By Victor Isereke
My entire childhood was spent in my Ijaw native land. The period was spent oscillating homes between my paternal Ogulagha and my maternal Tuomo hometown both in Burutu Local Government Area of Delta State.
I was barely 6 years old when my mother left her husband’s house at Ogulagha for her native home, Tuomo taking me and my younger siblings Pereke and Ebi along with her while my elder brother, Roland came under the care of my maternal uncle, Okoro. A voyage with my mum that made me spend about 9 years of my childhood at my maternal Tuomo Town.
The reason why we changed location according to Roland was a mutual agreement between our parents for my dad, Robert a soft spoken lanky and exceptionally handsome man to sojourn to Portharcourt to work and make ends meet for the family and my mum to relocate with us to stay with her parents until fortune would smile at us again. A decision that has deprived us the opportunity to live under thesame roof as a family till date.
Perhaps you will learn more about the struggles of my parents to make ends meet in my subsequent editions; as I promise to share with you more stories of my life as often as possible.
Today, I am simply thrilled, with nostalgia when I remember how we travelled on a local boat for several hours on our way to Warri thereafter took a land trip to Tuomo. In this piece, I have chosen to write about a special delicacy of my native land. It is probably unique to the Ijaws of Nigeria and most of our coastal dwellers.
Life in Tuomo was full of adventures for me. I intend to share with you from time to time, stories of such escapades that were the very essence of any rural community life, as much as my memory can recall. The story I have chosen to share with you, about my life is that of a special meal made with ‘’decaying’’ fish.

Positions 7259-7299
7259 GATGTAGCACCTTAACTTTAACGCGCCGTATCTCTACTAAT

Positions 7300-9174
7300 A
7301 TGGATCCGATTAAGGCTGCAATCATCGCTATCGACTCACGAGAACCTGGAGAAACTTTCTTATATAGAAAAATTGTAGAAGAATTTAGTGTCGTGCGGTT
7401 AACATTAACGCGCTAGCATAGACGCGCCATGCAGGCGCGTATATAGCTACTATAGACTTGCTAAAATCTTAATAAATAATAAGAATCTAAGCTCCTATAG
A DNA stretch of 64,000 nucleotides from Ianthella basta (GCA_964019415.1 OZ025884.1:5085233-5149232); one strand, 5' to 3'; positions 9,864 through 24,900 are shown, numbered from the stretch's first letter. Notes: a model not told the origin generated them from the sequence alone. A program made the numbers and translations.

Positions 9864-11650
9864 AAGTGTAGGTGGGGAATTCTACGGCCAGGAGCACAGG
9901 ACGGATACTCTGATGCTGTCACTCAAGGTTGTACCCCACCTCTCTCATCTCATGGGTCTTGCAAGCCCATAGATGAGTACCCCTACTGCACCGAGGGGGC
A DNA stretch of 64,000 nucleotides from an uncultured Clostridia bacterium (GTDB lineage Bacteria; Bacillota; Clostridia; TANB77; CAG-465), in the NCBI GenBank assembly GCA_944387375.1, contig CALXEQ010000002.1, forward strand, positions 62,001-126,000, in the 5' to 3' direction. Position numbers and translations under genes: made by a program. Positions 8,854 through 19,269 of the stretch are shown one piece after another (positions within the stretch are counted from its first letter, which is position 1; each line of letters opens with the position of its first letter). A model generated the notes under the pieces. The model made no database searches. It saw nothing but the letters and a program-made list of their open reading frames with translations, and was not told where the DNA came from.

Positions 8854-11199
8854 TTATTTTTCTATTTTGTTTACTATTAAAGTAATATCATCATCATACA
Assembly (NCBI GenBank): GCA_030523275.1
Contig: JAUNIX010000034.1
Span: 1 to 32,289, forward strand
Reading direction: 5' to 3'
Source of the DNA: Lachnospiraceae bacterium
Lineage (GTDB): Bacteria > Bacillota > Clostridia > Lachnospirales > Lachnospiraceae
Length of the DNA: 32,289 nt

Yes, you may be right if you are apprehensive and wonder why one should feast on decaying fish: To consume such an odoriferous meal can only be driven by poverty. In Tuomo, we were poor even though we almost always had enough food to eat; even in poverty at the time, I can boldly say the craving for the special fish meal was not entirely actuated by poverty, as my grandmother, Miyenbranimugha; Nuanua as she is popularly called was one of the luckiest and biggest fish farmers in Tuomo at the time. She was a traditional worshipper. Her level of success in fish farming tempted me to think that she might have had an unwritten pact with water goddesses which she worshipped with passion and devotion. She was usually blessed with catch of fishes. With the passage of time and as I grew older, I came to realize that she had no pact with any water goddess. Rather, she was just a skilled fish farmer who understood water seasons and the fish harvest that came with them. She was dedicated and successful. In due course, the story of my grandmother and her astonishing and remarkable career in fishing, and fishing trade shall be narrated in fuller details.
We lived in a large house, built in the best tradition of rural architecture of the time. It was a priced-possession of my adventurous maternal grandfather- Ogbodane (papa Donia). He had a liking for christening or naming his children with the names of towns where they were born. They were towns he visited or lived in during his many travels and sojourns across Nigeria and beyond. That is why my mother, Edith is also called Accra-ere, that is, the woman from Accra; perhaps as a reminder of his journey to Acrra. In the course of time, however, Akara-ere became the local adaptation of her name.
Papa Donia’s house was big with several rooms. Some of his wives and their children lived in some of them, and his grown up children, cousins and their families, amongst several other relatives, lived in others. We were a very large family. Whenever my grandmother or the other women had a major catch in their fish business, they ensured that they shared to everyone to prepare meals for their children.